Influence of clay minerals on the Bacillus halophilus Y38 activity under anaerobic condition

Yong Zhou, Huilun Chen, Jun Yao*, Minyan He, Yang Si, Liang Feng, Fei Wang, Gejiao Wang, Martin M F CHOI

*Corresponding author for this work

Research output: Contribution to journalJournal articlepeer-review

6 Citations (Scopus)


Studies of interaction between clay minerals and Bacillus halophilus Y38 have provided basic information on extremophile growth and physiological characteristics in hypersaline environments, which are of growing concern in microbiology, geobiology, environmental and pharmaceutical researches. In this study, we investigated B. halophilus Y38 strain growing in HGM hypersaline medium (sodium ion concentration >55mgmL-1, chloride ion concentration >80mgmL-1), with smectite, rectorite and kaolinite of different aggregate sizes (100μm, 100-50μm, and <50μm, respectively). Metabolic heat flow significantly increased in smaller particles, indicating that the stimulation of the B. halophilus Y38 growth by the clay minerals increased with decreasing aggregate sizes, and, thus, the close relationship between the bacterial growth and the mineral surface area. The CO2 flux (FCO2), total thermal effect (Qtotal), cell growth rate (Kcell) and protein synthesis rate (kprotein) were the key physiological parameters in metabolic and energy conservation reactions. These metabolic results showed that the stimulation by clay minerals on the B. halophilus activity was in the order smectite > rectorite > kaolinite. Our data may provide a strategy to evaluate the influence of clay minerals on the microbial growth and cell activity, and supplied a new experimental procedure to study interactions between minerals and microorganisms.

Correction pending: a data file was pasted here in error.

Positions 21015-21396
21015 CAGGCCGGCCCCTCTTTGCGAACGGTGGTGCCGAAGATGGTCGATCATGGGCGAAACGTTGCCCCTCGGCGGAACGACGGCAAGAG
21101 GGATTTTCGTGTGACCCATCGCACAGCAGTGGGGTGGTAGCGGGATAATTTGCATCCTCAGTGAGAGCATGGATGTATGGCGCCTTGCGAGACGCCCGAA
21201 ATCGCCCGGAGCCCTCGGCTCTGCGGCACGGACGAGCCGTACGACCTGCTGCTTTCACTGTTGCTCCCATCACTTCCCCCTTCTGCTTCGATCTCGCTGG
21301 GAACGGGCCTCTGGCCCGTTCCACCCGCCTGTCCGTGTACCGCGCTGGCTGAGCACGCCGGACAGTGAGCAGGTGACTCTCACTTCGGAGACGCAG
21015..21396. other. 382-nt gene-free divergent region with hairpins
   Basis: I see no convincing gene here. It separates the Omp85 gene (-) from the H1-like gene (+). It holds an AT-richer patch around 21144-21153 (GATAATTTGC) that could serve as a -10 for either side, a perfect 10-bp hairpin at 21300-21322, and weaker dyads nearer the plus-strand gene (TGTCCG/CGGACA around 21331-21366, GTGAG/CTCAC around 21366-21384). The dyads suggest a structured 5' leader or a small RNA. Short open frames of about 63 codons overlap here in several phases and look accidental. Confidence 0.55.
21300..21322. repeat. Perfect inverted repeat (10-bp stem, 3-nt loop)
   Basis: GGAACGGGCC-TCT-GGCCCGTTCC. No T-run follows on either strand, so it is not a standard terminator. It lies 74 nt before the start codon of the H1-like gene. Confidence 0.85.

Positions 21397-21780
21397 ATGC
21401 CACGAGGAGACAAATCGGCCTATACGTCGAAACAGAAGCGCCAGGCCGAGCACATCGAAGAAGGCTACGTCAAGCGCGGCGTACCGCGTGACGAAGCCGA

Original languageEnglish
Pages (from-to)533-537
Number of pages5
JournalApplied Clay Science
Issue number4
Publication statusPublished - Dec 2010

Scopus Subject Areas

  • Geology
  • Geochemistry and Petrology

User-Defined Keywords

  • Clay minerals
  • Extremophiles
  • Microcalorimetery
  • Salty environments


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